Bill “Cougar” Cortell (Bill Cortell) never has his call sign explained in Top Gun. It can be assumed that it comes from the fact that cougars are ferocious animals, but this minor character doesn’t get much time to show his ferocity before he turns in his wings.

Related: Top Gun Ending Explained: Maverick’s Dad, Goose’s Dog Tags & Real Meaning


Leonard “Wolfman” Wolfe (Barry Tubb) has a callsign that is presumably based on his last name. Although the nickname is simple in design, it still sounds cool.


Ron “Slider” Kerner (Rick Rossovitch) is a partner of Iceman, but unlike the film’s antagonist, his callsign doesn’t have much of a story behind it. Slider simply sounds cool. At one point, Maverick tells Slider he stinks, and Slider lets it slide off his back. It is possible the writers could’ve given him this nickname due to this moment, but that remains unconfirmed.


Most people don’t know that Top Gun actually contains an early performance in Shawshank Redemption star Tim Robbins’ career. Sam “Merlin” Wells (Tim Robbins) is most likely not named after the wizard from Arthurian legend, as many might assume. Instead, he is probably named after the merlin falcon due to the fact that he works with aviators.


Marcus “Sundown” Williams (Clarence Gilyard) has two possible meanings for his callsign; one that would be cool, and one that would be really tragic. The first theory is that Sundown is the last thing enemies see before they die, and if this is the case, Sundown has one of the best nicknames in Top Gun. However, some have speculated that it has to do with the fact that Sundown is African American, and it could be a reference to sundown towns. Nothing is said regarding his callsign in the film, but these are the two prevailing fan theories as to its origin.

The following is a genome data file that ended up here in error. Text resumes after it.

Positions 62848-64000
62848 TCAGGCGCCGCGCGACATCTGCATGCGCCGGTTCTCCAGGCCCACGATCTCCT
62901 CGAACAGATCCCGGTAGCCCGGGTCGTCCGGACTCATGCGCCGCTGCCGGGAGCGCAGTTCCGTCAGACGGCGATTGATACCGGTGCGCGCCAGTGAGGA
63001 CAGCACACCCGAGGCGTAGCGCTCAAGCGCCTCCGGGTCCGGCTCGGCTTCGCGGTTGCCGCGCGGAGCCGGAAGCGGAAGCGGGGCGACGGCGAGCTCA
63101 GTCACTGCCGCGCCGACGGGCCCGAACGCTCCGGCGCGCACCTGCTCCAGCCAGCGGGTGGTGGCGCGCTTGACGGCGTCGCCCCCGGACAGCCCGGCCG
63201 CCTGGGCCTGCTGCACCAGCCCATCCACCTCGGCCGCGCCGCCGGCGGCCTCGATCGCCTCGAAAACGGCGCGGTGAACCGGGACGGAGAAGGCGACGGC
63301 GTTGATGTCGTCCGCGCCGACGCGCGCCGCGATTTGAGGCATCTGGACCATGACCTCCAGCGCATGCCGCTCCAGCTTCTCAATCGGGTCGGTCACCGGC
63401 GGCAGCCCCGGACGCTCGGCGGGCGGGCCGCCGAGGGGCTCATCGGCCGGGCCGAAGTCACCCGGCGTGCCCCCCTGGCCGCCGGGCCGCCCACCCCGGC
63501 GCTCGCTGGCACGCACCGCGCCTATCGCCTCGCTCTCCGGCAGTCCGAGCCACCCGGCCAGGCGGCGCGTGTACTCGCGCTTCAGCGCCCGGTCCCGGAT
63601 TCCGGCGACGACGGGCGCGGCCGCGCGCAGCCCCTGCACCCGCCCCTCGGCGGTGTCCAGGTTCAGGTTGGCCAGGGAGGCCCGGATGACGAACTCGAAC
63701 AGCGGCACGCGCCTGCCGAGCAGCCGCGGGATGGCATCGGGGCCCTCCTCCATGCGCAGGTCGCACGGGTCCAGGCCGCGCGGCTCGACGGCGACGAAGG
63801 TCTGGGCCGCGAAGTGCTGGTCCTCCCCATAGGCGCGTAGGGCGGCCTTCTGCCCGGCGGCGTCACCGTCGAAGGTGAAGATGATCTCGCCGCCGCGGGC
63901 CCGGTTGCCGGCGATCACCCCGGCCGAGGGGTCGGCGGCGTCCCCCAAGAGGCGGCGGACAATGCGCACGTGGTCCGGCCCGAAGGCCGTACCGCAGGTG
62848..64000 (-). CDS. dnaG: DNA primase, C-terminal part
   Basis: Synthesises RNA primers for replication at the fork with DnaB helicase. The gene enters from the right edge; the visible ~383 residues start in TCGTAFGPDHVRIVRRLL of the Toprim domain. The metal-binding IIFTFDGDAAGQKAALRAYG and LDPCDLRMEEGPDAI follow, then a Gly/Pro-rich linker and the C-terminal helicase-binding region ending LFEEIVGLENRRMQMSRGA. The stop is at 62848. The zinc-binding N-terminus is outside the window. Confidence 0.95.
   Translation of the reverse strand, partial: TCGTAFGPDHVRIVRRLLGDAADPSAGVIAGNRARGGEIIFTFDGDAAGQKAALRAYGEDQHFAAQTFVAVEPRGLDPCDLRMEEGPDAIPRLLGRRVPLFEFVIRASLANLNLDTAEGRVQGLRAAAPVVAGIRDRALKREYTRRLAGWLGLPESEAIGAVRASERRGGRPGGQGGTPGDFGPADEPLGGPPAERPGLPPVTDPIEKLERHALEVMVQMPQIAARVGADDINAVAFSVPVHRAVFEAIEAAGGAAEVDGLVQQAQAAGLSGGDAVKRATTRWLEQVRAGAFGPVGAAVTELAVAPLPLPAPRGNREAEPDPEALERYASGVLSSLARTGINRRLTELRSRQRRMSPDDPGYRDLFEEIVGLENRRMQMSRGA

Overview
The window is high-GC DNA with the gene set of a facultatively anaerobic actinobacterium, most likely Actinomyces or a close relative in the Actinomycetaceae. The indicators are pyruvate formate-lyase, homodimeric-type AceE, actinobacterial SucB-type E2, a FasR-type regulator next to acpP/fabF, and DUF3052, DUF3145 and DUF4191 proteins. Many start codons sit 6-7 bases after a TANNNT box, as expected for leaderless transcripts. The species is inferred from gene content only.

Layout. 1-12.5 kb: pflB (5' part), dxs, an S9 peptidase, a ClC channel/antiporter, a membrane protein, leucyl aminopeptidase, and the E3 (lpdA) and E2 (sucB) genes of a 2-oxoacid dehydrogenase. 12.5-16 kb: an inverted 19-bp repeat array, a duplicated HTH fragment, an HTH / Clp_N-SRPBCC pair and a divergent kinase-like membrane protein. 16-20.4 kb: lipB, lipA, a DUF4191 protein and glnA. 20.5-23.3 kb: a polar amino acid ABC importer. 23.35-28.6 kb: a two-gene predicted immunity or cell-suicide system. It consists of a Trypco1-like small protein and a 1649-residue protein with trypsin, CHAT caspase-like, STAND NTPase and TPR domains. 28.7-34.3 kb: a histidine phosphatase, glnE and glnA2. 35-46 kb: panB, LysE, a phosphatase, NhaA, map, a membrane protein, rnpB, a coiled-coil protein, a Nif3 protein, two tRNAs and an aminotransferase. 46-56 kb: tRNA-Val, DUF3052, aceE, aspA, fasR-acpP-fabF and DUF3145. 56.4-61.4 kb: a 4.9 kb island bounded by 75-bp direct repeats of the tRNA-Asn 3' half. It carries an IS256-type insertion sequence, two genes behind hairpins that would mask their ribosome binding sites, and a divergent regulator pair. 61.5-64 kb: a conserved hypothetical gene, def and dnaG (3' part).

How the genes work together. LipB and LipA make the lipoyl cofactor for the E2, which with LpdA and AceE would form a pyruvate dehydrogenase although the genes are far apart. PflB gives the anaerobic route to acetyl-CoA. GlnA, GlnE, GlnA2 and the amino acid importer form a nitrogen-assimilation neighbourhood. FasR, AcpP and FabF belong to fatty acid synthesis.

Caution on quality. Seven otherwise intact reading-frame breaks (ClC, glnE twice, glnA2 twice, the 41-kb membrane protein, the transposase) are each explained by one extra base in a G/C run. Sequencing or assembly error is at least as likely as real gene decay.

Related: Top Gun: Maverick Can Perfectly End 3 Original Movie Storylines


Rick “Hollywood” Neven (Whip Hubley), although not returning for Top Gun: Maverick, is one of the characters that fought in the film’s final dogfight. Hollywood gets his nickname due to his Hollywood-good looks, although it is hard to tell due to him literally being surrounded by Hollywood stars. Nevertheless, his cool looks and style go right along with his callsign.


Stinger from Top Gun.

Tom “Stinger” Jardian is one of the commanders who trains Maverick while commanding the USS Enterprise Carrier Air Group. Although his callsign most likely comes from his criticisms stinging, it stings the commander more when he finally admits that Maverick is ready for the Top Gun program.


Ending things off with what is possibly Top Gun’s least important character, Charles “Chipper” Piper is another character who has two possibilities for his callsign. The first is that he has a chipper personality, although it is not shown in the film. The second theory almost makes it as clever as some of Top Gun: Maverick’s new callsigns. The name could come from a combination of Charles Piper’s first and last name, although that would be a lot of thought for such an insignificant character.

While some are better than others, Top Gun’s callsigns truly make the characters feel like a band of brothers. From Maverick to Chipper, each name allows audiences to instantly get a feel of each character’s personality from the first time their name is said. Top Gun’s callsigns and their meanings are just one of the many things that make the film so beloved.

Next: Top Gun 2’s Original Movie Differences Show How Tom Cruise Has Changed

Top Gun: Maverick/Top Gun 2 (2022)Release date: May 27, 2022

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Robert Pitman
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Robert Pitman is a Movies/TV features writer for Screen Rant and loves all things nerdy. He has had experience with editing and SEO in his time working at WVUA 90.7 FM, the University of Alabama’s official student radio station.

Robert is currently a freshman at the University of Alabama and is doing a double major in Creative Media and General Business.